I wish, and often, that I could witness what it took in that moment to start again from there, to put one foot in front of the other. I wish I could go back to her that night and see where she started, so I could drink it in and remember it and commit it to memory and sear it all into my flesh exactly as it happened. I want to pack up everything in that moment and vacuum seal it; suspend it all in time, and have it forever. Because the thing about pain, and the worst moments of your life, is that you don't want to be there, so sometimes you really aren’t. And the thing about time is that it erases even what little you grabbed of those moments, so I am left to construct what that all felt like from some distant land with different meanings retro-fitted all over it. I guess what I'm saying is I wish I had that moment in a bottle, if anything, so I could appreciate it; so I could know it fully. Because I don't. It’s a blink; a rip; a minute; a guess.
The thing that's been most remarkable about this last week is that, if we're being real, I've been preparing for something like this since that day six years ago. Training to lean into my discomfort, to allow patience and faith; to measure not in results but in resilience and to live not in fear but in faith. The last five years, I've been writing about this process of just being where we are and allowing ourselves to be where we are and—ffs—how to trust the evolution of our lives. I built a platform and a business on this mad idea of allowing—even welcoming chaos and unfortunate things—and burning down all that we think defines us and a normal, good life, in order to find what's true. As part of the school I've run, for the last four years I've sent over eight hundred daily emails encouraging people facing the thing they think they cannot face, cannot endure, cannot overcome, that they, in fact, can.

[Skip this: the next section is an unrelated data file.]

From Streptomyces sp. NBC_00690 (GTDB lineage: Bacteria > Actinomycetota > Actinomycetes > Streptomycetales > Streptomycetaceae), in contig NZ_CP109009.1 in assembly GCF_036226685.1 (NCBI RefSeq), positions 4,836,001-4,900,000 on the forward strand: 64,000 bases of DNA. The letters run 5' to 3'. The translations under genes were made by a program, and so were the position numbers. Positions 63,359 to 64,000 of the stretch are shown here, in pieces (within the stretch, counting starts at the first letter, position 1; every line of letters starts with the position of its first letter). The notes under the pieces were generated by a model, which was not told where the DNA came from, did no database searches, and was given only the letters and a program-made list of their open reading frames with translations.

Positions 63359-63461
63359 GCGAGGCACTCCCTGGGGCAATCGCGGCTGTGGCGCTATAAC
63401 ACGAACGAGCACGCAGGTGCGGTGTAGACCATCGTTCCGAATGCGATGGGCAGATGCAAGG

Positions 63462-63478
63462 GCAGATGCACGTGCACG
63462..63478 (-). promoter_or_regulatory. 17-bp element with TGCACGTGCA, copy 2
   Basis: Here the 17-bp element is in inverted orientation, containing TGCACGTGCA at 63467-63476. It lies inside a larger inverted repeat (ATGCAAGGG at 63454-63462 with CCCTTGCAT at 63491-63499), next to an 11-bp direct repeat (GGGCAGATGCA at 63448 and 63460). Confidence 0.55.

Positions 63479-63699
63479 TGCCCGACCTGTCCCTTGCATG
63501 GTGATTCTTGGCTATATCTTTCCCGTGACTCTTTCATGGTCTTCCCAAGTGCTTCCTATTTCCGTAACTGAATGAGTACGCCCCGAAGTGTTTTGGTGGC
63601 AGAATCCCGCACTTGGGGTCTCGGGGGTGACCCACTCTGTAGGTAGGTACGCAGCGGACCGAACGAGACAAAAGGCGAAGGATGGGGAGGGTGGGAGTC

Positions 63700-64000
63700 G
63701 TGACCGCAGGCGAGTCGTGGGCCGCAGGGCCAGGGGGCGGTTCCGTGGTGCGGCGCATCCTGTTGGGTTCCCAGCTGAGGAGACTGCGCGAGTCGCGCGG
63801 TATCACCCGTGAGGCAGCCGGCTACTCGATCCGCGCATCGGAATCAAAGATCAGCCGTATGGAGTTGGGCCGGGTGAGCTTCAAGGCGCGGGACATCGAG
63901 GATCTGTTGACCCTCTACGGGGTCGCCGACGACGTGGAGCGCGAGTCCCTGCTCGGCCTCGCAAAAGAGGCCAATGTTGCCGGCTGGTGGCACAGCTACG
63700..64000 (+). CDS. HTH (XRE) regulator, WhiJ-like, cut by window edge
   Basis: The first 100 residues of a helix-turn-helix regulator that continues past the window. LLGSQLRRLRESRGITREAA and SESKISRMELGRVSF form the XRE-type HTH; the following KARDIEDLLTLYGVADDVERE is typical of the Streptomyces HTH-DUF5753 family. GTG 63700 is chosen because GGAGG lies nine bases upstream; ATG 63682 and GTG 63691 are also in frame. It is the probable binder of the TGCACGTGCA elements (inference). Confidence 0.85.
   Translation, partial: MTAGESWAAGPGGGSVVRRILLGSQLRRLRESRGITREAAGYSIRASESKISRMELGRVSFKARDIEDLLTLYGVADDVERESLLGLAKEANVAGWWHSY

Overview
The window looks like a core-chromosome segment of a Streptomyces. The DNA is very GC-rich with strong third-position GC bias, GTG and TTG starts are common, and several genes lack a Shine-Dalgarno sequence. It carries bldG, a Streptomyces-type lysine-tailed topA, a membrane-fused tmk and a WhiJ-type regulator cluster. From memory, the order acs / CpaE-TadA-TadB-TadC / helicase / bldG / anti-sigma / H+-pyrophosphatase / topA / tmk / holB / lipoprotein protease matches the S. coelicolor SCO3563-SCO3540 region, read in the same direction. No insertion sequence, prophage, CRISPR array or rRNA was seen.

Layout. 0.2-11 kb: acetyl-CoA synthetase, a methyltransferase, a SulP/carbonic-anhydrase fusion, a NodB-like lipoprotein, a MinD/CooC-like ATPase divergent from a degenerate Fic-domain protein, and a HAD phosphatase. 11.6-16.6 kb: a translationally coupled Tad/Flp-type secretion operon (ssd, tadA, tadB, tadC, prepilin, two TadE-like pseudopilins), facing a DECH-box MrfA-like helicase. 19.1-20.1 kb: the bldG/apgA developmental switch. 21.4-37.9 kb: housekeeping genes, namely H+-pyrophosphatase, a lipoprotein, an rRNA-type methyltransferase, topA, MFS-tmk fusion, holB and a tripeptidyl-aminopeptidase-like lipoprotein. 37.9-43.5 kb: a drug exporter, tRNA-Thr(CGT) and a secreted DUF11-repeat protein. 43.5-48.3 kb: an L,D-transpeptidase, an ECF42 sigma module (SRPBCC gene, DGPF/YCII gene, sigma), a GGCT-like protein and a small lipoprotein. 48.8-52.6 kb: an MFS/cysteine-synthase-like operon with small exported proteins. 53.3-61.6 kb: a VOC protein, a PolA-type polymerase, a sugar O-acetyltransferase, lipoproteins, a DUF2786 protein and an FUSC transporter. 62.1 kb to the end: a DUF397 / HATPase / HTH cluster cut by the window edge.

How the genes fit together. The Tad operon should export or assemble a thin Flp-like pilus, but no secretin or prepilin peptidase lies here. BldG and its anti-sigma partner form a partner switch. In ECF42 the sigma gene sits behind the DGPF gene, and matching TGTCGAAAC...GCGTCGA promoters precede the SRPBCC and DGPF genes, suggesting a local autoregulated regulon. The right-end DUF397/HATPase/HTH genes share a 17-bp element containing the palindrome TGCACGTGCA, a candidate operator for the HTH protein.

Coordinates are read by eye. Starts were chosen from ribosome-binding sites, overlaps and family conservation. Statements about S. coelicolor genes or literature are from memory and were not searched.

Here are the facts.
I don't want to be here. I don't want this. I hate this. It feels like my life broke and that it broke too fast and at the most spectacularly inconvenient time; while Hip Sobriety grows, while my book looms due, while my exhausted, cranky spirit is wondering when it just fucking stops if even for a minute. I'm questioning everything; I can't remember the purpose of purpose or why I care about certain things; complaining about singleness or celibacy seems like a distant luxury afforded to some silly ghost of a person that was here just a week ago. I can’t stop reading Pema Chodron and the endless frequency of shriek that now fills the space where words used to go has become a training ground for concentration and mindfulness. I am doing nothing, and I am doing all the things.